In Greek mythology, Achilles (Ancient Greek: , Achilleus) was a Greek hero of the Trojan War, the central character and the greatest warrior of Homer's Iliad.
Achilles also has the attributes of being the most handsome of the heroes assembled against Troy.
Later legends (beginning with a poem by Statius in the first century AD) state that Achilles was invulnerable in all of his body except for his heel. Since he died due to a poisonous arrow shot into his heel, the term "Achilles' heel" has come to mean a person's principal weakness.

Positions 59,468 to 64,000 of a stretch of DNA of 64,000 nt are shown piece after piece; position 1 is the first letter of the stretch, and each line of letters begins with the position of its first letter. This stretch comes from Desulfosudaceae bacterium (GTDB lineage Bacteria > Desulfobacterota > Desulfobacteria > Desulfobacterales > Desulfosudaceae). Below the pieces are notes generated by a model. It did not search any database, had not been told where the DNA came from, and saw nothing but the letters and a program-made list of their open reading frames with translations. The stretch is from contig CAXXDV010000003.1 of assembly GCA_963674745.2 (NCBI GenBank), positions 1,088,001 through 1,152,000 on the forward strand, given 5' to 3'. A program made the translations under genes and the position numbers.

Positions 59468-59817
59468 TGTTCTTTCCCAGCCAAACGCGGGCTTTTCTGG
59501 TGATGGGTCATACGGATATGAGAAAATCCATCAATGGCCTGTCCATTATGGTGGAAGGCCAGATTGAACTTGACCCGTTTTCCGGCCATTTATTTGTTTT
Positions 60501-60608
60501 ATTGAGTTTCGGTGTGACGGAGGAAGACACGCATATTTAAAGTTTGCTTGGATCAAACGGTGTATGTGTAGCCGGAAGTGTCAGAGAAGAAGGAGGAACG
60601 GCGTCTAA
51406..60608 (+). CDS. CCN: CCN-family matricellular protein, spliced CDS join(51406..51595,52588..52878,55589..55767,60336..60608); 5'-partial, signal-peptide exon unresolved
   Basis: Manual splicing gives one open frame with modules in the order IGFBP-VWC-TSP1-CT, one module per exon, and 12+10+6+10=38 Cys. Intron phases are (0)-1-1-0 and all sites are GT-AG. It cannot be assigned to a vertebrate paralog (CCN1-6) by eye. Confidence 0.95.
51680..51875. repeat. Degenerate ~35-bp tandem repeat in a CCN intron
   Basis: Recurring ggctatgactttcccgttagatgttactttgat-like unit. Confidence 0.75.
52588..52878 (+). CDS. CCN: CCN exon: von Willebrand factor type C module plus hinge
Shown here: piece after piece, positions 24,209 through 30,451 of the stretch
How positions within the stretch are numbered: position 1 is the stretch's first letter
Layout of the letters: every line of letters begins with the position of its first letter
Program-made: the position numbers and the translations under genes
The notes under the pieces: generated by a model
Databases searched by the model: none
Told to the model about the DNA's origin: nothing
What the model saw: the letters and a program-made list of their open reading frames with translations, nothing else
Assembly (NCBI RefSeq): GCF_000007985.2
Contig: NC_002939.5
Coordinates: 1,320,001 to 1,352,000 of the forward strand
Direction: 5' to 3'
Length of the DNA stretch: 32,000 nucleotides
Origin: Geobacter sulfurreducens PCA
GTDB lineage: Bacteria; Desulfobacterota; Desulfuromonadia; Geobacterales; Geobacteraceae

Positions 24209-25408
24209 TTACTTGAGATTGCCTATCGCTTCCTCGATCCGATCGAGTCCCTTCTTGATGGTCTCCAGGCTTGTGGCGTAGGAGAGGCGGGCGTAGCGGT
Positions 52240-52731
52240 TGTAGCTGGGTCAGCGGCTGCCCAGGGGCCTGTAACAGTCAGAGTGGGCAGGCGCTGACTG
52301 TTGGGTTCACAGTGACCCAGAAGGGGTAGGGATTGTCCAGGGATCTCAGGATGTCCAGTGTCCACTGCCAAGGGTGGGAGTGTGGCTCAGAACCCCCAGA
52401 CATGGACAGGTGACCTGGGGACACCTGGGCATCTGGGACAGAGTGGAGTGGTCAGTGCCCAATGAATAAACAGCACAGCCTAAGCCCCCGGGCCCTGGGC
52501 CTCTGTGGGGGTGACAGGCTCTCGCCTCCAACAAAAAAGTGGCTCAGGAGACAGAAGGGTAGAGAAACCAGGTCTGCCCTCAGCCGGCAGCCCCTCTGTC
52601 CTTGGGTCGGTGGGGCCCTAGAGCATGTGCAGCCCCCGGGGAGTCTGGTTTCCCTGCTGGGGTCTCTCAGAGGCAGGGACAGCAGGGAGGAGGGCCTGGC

Achilles was the son of the nymph Thetis and Peleus, the king of the Myrmidons. Zeus and Poseidon had been rivals for the hand of Thetis until Prometheus, the fire-bringer, warned Zeus of a prophecy that Thetis would bear a son greater than his father. For this reason, the two gods withdrew their pursuit, and had her wed Peleus.
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